• Observations: “Plug and Play” Genetics, Racial Migrations and Human History – Scientific American, May 29, 2018.
    • John Edward Terrell discusses Reich’s book and argues that writing about “populations,” “migration,” and “admixture” reinforces ideas about separate human groups in potentially dangerous ways.
  • James Watson Had a Chance to Salvage His Reputation on Race. He Made Things Worse. – The New York Times, January 1, 2019.
    • Scientists debate the reasons for James Watson’s re-assertion that differences in IQ between “blacks and whites” are genetic.  Is this just an “old man” out of step with his time, or is he part of a dominant but rarely spoken view in genomics, a view that appeared to be bolstered in the spring by David Reich’s editorial in The New York Times?
  • Is Ancient DNA Research Revealing New Truths — or Falling Into Old Traps? – The New York Times Magazine, January 17, 2019.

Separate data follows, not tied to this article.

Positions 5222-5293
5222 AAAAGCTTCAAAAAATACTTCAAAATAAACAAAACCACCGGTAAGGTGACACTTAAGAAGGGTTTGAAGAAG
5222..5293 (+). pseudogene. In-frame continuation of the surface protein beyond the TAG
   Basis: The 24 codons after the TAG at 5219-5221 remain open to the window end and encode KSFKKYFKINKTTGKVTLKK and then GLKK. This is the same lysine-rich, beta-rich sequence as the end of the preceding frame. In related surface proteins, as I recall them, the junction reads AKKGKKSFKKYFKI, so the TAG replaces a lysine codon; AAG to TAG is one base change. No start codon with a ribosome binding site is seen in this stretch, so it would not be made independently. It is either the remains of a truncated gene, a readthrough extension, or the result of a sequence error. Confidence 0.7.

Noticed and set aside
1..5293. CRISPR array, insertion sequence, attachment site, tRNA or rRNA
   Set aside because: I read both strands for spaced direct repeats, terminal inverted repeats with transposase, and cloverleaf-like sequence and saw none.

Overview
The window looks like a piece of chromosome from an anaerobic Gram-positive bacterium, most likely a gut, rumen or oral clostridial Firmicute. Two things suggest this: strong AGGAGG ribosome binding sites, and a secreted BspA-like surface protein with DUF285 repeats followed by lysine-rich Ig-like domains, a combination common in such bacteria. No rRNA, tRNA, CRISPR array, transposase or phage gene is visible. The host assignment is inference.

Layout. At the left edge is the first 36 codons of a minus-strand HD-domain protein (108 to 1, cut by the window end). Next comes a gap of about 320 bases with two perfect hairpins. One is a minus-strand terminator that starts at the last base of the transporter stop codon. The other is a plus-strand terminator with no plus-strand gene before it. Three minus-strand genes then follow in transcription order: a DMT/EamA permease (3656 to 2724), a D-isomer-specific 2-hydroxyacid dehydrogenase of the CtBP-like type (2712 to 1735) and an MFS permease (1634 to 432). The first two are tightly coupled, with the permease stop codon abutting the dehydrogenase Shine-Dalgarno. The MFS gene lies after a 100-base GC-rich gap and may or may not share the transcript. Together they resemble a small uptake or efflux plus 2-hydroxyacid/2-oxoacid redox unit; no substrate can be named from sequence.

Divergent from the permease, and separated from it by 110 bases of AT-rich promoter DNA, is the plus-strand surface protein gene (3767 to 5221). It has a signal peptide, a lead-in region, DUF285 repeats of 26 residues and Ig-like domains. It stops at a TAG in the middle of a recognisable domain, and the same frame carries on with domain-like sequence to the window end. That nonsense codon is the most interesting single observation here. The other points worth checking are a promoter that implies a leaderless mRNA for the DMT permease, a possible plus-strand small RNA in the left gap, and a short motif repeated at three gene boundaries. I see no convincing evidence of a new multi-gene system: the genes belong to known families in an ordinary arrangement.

• Gideon Lewis-Kraus explores how Reich’s ancient DNA work has challenged existing archaeological consensus and transformed the academic landscape. He points out that the pressure to work with the handful of powerful ancient DNA labs, which he calls an “oligopoly,” is strong enough to create a “smash-and-grab” environment of “suspicion, anxiety, and paranoia.” Lewis-Kraus also characterizes this as setting up a divide between “those [like Reich] bewitched by grand historical narratives… and those who wearily warn that such adventures rarely end well.” He thoughtfully explores the practical agendas of racialized histories and forms of knowledge that claim to say who people “really” are and where they are “really” from, describes some of the scientific concerns and broader controversy surrounding ancient DNA research in particular, and ultimately connects the claims in Reich’s op-ed to his “broad brush” view of history.
      • Response: Letter in response to Jan. 17 article in The New York Times – David Reich, January 19, 2019
        • Reich responds to Lewis-Kraus, admitting that ancient DNA research faces unresolved ethical issues but also arguing that Lewis-Kraus misapprehends the rigor and nuance of the science to make his argument. Reich argues that his research has “rendered racist and colonialist narratives untenable.”
  • Genetics and Race: How Do We Have This Awkward Conversation? – Genetic Literacy Project, February 13, 2019.